Few teams have played the Warriors as well as the Celtics the last few seasons, and Saturday night, both teams brought a playoff-esque energy in their final regular season matchup—a 109-105 win for Golden State, avenging their November loss in Boston. After two hotly contested matchups (against the backdrop of the Cavaliers’ struggles), a Celtics-Warriors Finals tilt looks like it could be a welcome departure from the last three summers.
The Warriors bring out the best in many teams, but few are good enough to maintain that level of focus and energy for a full 48 minutes like the Celtics. Boston managed to keep Saturday’s game close despite another difficult night for Jayson Tatum and heavy minutes for Terry Rozier and Shane Larkin in the absence of Marcus Smart. Jaylen Brown helped pick up the slack with 20 points, and Kyrie Irving had another magnificent game against Golden State, scoring 37 points on 13-of-18 shooting.
Irving’s fearlessness when playing the Warriors has been apparent in the last two Finals, and it gives this Boston team an advantage compared to years past. Considering the craziness in Cleveland, Irving looks smarter and smarter every day for jumping ship, and his one-on-one rivalry with Stephen Curry is one of the league’s more compelling dramas.
Curry, by the way, was spectacular Saturday. He scored 49 points on only 24 shots and hit 8-of-13 threes in an MVP-type performance. Curry’s big night was enough to overcome subpar games from Kevin Durant and Klay Thompson—the latter of whom has struggled mightily in both matchups with the Celtics this season.
There’s simply a different energy to Warriors-Celtics than any other cross-conference rival for Golden State. The Cavs often look defeated. The Raptors don‘t seem to earn the Dubs’ best. Boston is not quite a lock to be playing in June, but the Celtics right now look like the Eastern challenger that could give Golden State the most trouble.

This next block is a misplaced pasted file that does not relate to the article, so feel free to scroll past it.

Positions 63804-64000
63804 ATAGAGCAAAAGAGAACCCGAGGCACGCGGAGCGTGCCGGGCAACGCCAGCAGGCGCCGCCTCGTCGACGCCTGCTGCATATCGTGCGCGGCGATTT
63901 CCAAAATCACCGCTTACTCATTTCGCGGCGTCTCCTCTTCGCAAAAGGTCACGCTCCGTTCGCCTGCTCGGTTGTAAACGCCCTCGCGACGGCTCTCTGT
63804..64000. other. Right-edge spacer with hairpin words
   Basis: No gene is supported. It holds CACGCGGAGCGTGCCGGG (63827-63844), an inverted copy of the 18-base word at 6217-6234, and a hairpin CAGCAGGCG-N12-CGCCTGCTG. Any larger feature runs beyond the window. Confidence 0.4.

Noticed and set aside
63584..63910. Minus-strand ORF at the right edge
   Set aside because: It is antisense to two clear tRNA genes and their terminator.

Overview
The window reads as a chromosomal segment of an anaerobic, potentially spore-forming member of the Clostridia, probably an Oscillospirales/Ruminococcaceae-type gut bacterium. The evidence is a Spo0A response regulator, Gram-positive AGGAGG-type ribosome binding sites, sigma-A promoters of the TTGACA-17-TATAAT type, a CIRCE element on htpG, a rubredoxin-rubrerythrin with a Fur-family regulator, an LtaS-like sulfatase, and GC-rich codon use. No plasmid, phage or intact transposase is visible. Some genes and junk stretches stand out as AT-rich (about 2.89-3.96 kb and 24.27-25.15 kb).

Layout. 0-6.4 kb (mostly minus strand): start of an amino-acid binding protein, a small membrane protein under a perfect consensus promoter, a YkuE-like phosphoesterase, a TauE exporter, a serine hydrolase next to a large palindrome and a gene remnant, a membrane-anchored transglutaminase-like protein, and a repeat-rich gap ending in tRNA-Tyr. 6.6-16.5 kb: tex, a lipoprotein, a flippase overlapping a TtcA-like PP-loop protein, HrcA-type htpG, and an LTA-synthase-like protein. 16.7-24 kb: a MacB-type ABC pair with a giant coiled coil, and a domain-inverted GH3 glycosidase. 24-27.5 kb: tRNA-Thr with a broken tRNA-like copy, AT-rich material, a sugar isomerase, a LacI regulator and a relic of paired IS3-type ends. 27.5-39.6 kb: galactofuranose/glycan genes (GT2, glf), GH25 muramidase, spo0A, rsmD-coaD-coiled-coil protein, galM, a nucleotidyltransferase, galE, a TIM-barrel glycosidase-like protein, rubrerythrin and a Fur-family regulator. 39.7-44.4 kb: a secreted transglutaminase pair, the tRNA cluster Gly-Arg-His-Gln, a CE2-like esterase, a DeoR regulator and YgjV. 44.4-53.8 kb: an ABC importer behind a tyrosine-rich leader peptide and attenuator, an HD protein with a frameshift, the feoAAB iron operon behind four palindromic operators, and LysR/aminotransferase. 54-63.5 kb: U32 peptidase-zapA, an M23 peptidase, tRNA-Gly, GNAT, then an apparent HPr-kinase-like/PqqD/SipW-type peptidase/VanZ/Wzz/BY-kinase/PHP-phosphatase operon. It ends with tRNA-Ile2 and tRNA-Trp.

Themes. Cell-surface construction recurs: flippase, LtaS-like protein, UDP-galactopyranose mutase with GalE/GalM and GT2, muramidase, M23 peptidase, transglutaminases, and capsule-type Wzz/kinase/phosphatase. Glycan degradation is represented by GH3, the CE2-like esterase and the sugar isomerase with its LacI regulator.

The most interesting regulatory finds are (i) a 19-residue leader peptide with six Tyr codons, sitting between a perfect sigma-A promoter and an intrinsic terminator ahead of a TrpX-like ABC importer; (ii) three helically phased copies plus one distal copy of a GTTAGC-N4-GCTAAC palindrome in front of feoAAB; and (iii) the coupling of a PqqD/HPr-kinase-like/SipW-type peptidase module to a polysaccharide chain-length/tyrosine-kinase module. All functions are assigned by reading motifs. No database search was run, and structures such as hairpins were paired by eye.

Of course, it’s a little sobering to have this conversation in January of an NBA season. It’s what the Warriors have done to the competition. They’ve reduced teams to hoping they even have a chance, and they have fans and writers searching for the smallest possible signs of vulnerability. As entertaining as the NBA’s regular season has been, the playoffs have been dulled by the Warriors, and with Golden State’s effort waxing and waning between each quarter, it’s difficult to put its regular season games in any broader context.
But if all we have to go with is what we’ve seen on the court, the Celtics are currently the East’s best chance at knocking off Golden State, provided both teams get to the Finals, of course. LeBron is still looming, and his presence is so large the Cavs are still seen as a favorite despite their historically inept defense. It almost wouldn’t be surprising if the Warriors went 16–0 in the playoffs, but it would be unfair to completely ignore the Rockets.
Still, if all goes as expected, and the Warriors cruise through the West and LeBron’s reign finally comes to an end, the Celtics may be the NBA’s final hope in preventing a third Golden State title in four years. Boston won’t be favored, but if these two regular-season matchups are any indication (and they very well may not be!), the Celtics at least don’t appear to be completely overmatched.
Ultimately, the Celts have shown an ability to push the Warriors in ways that are more convincing than anyone else in the East so far this season. What that means is open to interpretation. But Boston looks as ready as anyone, or really more ready, to take on the challenge of a Finals matchup with Golden State.